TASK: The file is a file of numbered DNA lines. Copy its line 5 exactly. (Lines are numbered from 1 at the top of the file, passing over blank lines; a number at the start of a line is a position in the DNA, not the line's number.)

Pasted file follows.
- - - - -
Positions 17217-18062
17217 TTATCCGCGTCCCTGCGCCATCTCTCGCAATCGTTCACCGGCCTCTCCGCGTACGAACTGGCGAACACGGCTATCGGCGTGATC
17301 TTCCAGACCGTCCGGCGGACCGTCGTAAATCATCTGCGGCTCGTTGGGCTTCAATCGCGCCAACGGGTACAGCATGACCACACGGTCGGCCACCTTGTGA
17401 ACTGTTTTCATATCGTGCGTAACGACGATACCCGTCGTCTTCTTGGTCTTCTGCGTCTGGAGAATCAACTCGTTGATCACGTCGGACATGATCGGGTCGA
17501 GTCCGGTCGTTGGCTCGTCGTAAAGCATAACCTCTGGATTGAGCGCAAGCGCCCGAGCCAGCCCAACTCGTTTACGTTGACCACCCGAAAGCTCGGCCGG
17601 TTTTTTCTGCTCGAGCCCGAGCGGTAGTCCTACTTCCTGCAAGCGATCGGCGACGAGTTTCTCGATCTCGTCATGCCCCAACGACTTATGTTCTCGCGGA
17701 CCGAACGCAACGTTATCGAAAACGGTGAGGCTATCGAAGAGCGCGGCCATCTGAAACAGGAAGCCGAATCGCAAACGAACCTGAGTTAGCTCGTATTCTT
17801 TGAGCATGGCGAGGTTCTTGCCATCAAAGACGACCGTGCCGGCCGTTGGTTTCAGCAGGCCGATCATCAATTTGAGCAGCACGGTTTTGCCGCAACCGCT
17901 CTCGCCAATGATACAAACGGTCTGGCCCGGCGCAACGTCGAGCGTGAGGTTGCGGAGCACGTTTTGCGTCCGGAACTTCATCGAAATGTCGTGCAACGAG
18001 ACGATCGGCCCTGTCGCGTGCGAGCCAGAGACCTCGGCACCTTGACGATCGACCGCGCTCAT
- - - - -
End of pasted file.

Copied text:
17501 GTCCGGTCGTTGGCTCGTCGTAAAGCATAACCTCTGGATTGAGCGCAAGCGCCCGAGCCAGCCCAACTCGTTTACGTTGACCACCCGAAAGCTCGGCCGG